• Youth Voices Contest Results

    Strategies for Youth is pleased to announce the names of the five young people who won prizes in its first annual Youth Voices Contest. In the fall of 2018, SFY invited youth to write an essay or poem or submit a piece of art answering the question: How would you improve police/youth interactions?

    See the Winning Submissions
  • For Parents

    The Strategies for Youth Parent's Checklist for SROs in Your Children's Schools is now available in both English and Spanish! It's designed to help parents understand the often confusing and ill-defined role of School Resource Officers (SROs), within their child's school.

    Download the Guide
  • Breaking the Cycle of Youth Incarceration by Increasing Equitable and Appropriate Policing

    On March 1st Lisa Thurau participated in this Social Issue Talk, sponsored by the Social Innovation Forum. The talk focused on: (1) how exposure to trauma can push vulnerable young people into the justice system unnecessarily, and (2) how police can use our growing awareness of the behavioral effects of trauma on youth to create networks of support instead of punishment.

    See the Recap
  • Strategies for Youth Selected as a 2018 Social Innovator!

    We are pleased to announce that the Social Innovation Forum (SIF) has selected Strategies for Youth to participate in SIF's 2018 Social Innovator Accelerator. The Accelerator program is a 24-month capacity-building program that helps nonprofit organizations gain visibility, expand their networks, and accelerate their impact. SIF selected Strategies for Youth from a pool of 155 applicants based on its unique approach to addressing police/youth relations.

    Watch the Video
  • Why I Give To SFY

    Strategies for Youth's programs make a profound impact on juvenile justice. Law enforcement and school officials who use our programs experience it everyday.

    Be a champion of change. Read their stories and join them in supporting our mission.

    Read Their Stories

2017 Annual Report

Our stories and accomplishments
from 2017 Download the Report»

Where We're Working

See Full Interactive Map»

Our Mission

Strategies for Youth is a policy and training organization dedicated to improving police/youth interactions through community engagement, police training, outreach programs for youth, and proactive use of multi-disciplinary approaches to problem solve and build relationships between police and youth. Learn More»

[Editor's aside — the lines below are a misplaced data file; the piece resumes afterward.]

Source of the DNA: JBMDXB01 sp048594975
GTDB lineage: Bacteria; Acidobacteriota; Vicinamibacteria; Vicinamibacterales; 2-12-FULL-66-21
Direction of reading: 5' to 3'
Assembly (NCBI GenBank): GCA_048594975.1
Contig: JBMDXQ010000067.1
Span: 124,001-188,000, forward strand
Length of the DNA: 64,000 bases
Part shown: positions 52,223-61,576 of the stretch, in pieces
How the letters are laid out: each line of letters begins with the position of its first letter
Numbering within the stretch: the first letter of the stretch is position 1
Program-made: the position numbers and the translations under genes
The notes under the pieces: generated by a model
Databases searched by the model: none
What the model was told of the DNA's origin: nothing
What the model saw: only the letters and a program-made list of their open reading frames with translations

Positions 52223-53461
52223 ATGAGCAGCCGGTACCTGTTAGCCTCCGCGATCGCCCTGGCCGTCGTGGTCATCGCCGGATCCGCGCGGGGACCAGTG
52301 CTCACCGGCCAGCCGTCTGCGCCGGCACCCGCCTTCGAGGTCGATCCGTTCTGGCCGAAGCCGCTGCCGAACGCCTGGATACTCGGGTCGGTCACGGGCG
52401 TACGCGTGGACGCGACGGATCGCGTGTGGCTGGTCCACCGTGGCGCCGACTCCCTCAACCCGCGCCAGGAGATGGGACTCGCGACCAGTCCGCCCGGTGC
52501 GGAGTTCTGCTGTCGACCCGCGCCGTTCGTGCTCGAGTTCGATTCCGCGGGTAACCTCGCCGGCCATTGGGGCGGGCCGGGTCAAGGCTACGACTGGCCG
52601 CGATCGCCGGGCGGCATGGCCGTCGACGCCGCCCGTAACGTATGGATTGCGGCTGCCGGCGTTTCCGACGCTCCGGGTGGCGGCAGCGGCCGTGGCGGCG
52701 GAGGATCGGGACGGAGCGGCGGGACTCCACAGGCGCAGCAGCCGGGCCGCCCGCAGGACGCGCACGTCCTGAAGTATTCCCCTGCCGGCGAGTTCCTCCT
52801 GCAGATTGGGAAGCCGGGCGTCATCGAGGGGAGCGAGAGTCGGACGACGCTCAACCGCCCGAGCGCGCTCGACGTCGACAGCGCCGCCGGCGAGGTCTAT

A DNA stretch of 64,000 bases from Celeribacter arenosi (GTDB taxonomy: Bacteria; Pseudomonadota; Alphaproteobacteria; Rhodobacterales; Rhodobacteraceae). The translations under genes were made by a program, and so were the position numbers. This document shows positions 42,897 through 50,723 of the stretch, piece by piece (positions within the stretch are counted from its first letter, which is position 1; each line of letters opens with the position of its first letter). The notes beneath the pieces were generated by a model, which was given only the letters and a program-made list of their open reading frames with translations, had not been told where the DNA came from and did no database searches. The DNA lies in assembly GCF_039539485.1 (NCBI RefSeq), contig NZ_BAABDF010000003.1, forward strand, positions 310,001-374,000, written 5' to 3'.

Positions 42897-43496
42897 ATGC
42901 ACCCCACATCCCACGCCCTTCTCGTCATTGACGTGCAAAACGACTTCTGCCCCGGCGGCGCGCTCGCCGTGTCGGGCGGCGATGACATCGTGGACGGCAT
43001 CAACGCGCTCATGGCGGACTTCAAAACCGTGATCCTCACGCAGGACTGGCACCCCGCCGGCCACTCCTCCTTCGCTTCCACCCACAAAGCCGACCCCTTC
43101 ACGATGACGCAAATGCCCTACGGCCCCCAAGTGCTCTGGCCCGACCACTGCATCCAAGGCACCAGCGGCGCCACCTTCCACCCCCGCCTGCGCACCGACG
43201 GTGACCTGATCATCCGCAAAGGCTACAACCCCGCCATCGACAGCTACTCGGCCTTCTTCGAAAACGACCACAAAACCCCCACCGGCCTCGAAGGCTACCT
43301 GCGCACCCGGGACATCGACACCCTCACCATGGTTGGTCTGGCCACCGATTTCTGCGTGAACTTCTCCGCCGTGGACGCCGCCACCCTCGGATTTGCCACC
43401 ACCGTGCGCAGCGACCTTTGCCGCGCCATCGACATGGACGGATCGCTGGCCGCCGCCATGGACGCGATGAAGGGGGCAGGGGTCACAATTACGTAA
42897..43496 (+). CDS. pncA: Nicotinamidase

For Police

Policing The Teen Brain

Learn more about Policing the Teen Brain, SFY's signature police training program. Learn More»

For Communities

Teaching Teens

Check out Juvenile Justice Jeopardy, SFY's tool for helping youth navigate interactions with police. Juvenile Justice Jeopardy»


Support Us

Your support allows us to: train officers, educated youths in after-school programs and detention centers, and engage with at-risk youth. Donate»

Dear Officer A:

I'm not sure if you will remember, but my son, recently took the Jeopardy class.

Since we have implemented the game as a strategy in our schools, several youth have approached me to say they were able to recall our discussion during interactions with other students, police, and school personnel; and outcomes were positive.

I wanted to let you know that my son really enjoyed it. When he came home from the class, he told me and his father many of the facts he learned. He also mentioned it on occasion throughout the next few days. My son enjoys learning, although it is only limited to things he finds interesting or wants to learn about and currently that does not include anything from school. However, both my husband and I sensed he showed a real interest and (dare I say) a spark of passion after he returned from the Jeopardy class. Although he does tend to enjoy a good competition, I think he really scratched on a surface of something that piqued his interest—so kudos on the class.

As a junior in High School, the students are encouraged to map out their life careers at the wonderful, mature age of 16. My question to you is this: If I could arrange it with his school, could my son shadow you for a day to get an insight into a career in law enforcement, ask questions, etc.?

Thank you,

– Indiana Mom